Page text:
|Posted by Bill on November 1, 2017 at 9:25 AM|
In 1993, Robert Latimer, killed Tracey, his disabled 12 year old daughter, because he wanted to end her pain. Today he is appealing the Supreme Court to overturn his sentence.
In Canada, helping a person commit suicide is a crime. It’s spelled out in Criminal Code Section 241 (b) — and carries a maximum sentence of 14 years in prison.
The first doctor to be sentenced in Canada under the law was Maurice Généreux, who got a jail term of two years less a day and three years' probation in 1998 for prescribing sleeping pills to two men with AIDS who were depressed but not terminally ill. One of the men survived and later launched a civil suit against Généreux.
Canada does allow doctors to induce a coma and turn off life-sustaining equipment for suffering patients near death, a practice known as palliative sedation that right-to-die advocates argue is ethically, morally and legally no different than assisted suicide or euthanasia. (CBC, Posted Oct 11, 2014 9:54 PM ET)
Recently in 2015, The Supreme court of Canada said, “A law that makes it illegal for anyone to help people end their own lives should be amended to allow doctors to help in specific situations.”
I’d like to believe that this ruling of the Supreme Court of Canada would never include children. But in other countries such as Albania, Australia, Belgium, Luxembourg, Switzerland, Netherlands, Germany, and some states in the USA that have legalized assisted suicide have already started with people who are seniors without terminal illnesses, people with mental illnesses, and people with disabilities. Now children have been added to their list of qualified/competent candidates for Assisted Suicide in Belgium. In an article called Belgium Extends Euthanasia Law to Kids they talked about how they put children down, “Usually, doctors do this by administering an overdose of sedatives.” Later in the article a parent from Canada responded, “A plea also came from Canada earlier this month, where a four-year-old girl born with a congenital heart condition recorded a video message urging Belgium’s King Philippe not to sign the law, which is the final formality. Her mother told the monarch that she was concerned that a child like her daughter—who grew up to be a happy, active child—could be euthanized after birth.” (Belgium Extends Euthanasia Law to Kids, Time.com, Posted February 13, 2014). By the way, all the countries mentioned above legalized euthanasia by convincing the public that this was only for adults who were competent and had a terminal illness.
The implications that we are about to embark on in Canada with legalizing assisted suicide will send a terrible message to our young people. They could interpret the law that if life becomes or is too hard— the solution will be suicide to end their pain. This new law may also empower people to believe like Mr. Latimer who murdered his daughter Tracey, that they can play God in peoples lives and that this ruling of the Supreme Cout of Canada shouldn't only apply to physicians to asist people to suicide.
As survivor of suicide and a husband, father and advocate for the formation of suicide safe communities, I’m afraid for our country’s future. To think that when I’m old, a doctor who may or may not have history on me could ultimately rob me of my right to live and face life head on no matter how physically or emotionally weak I feel is un-Canadian and simply put—evil. This decision by the Supreme Court of Canada could also force a doctor who still believes in the classic Hippocratic Oath, "...I will neither give a deadly drug to anybody who asked for it, nor will I make a suggestion to this effect.." to go against their oath that they dearly hold onto and value.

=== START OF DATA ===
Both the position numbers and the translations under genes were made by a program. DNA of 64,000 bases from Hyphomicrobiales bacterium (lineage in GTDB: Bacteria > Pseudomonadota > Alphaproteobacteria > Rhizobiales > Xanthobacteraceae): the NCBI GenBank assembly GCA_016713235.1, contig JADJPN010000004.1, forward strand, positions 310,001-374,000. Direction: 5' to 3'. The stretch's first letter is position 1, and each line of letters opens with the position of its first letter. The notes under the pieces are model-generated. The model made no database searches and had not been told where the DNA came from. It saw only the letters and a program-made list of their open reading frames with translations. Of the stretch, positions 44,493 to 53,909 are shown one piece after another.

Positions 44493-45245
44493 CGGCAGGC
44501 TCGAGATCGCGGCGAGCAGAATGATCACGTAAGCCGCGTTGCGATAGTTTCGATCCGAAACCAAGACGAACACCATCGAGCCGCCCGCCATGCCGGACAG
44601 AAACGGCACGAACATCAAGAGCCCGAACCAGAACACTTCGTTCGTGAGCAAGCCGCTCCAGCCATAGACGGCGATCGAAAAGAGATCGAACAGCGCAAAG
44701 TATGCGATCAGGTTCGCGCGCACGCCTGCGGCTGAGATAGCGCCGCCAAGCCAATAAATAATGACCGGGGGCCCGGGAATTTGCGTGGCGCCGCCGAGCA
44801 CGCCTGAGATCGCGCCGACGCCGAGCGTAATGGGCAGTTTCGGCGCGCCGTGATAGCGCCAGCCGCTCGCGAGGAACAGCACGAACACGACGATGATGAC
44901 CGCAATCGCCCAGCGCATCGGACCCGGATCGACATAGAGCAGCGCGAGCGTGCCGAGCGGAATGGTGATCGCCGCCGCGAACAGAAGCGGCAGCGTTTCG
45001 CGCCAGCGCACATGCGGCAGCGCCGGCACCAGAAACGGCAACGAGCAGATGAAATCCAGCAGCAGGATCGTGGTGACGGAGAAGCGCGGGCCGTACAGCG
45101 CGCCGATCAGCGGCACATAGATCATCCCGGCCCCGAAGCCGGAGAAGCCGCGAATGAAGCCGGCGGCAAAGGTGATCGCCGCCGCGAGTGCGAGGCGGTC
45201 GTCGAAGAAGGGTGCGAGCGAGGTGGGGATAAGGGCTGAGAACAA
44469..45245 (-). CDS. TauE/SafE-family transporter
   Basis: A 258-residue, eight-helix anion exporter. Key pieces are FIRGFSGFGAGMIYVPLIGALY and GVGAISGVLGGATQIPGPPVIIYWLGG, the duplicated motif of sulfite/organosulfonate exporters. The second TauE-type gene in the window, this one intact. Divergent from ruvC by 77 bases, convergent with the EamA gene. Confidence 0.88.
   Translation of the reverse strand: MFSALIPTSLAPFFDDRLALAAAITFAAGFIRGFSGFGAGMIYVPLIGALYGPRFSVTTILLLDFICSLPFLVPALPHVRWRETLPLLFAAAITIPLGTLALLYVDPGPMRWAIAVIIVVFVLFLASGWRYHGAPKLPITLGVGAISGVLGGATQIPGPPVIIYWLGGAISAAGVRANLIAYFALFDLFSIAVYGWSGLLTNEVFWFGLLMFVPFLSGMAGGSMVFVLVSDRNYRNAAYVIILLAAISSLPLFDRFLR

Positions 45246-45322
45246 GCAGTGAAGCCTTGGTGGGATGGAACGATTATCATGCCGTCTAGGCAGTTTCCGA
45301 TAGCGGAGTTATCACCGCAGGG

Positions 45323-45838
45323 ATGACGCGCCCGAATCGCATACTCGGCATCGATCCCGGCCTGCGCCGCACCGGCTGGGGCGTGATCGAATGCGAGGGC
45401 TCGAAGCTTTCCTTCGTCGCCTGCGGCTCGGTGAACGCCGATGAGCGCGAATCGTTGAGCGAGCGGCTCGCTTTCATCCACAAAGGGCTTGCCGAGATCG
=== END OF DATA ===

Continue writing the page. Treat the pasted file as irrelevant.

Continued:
The HuffPost writes, "The College’s interim policy states: Where a physician declines to provide physician-assisted death for reasons of conscience or religion, the physician must do so in a manner that respects patient dignity. Physicians must not impede access to care, even if that care conflicts with their conscience or religious beliefs." The article goes on to write "We do not agree with assisted suicide and euthanasia. We think implementing them in the country is not a good path to go on, it will cause great harm,” Collins told The Huffington Post Canada’s Althia Raj on Sirius satellite radio’s “Everything Is Political.””
Folks, If you think you have the right to protect your spouse, parents and children when they're in a life threatening situation in a hospital, think again, because a doctor will soon not need your permission to resuscistate a person at risk of dying.
Now our new government, the Liberals, under Justin Trudeau in their Biennial Convention in 2014 voted to decriminalize euthanasia and assisted suicide. Not to single out the Liberal Party, the NDP feel the same way. Former Prime Minister Stephen Harper, had a year to overturn and challenge the Supreme Court of Canada ruling in 2015. But he didn't overturn it. It was an election year after all. Sadly, Mr. Harper, lost the election— and so did lots of Canadians who value human life at all stages.
Let’s face it; assisted suicide or "Assisted Dying" IS NOT about human rights; this looks and sounds like political economics and their efforts to ease the growing numbers of our over populated world. Why, you may ask? It could be to relieve the burden on our costly health care systems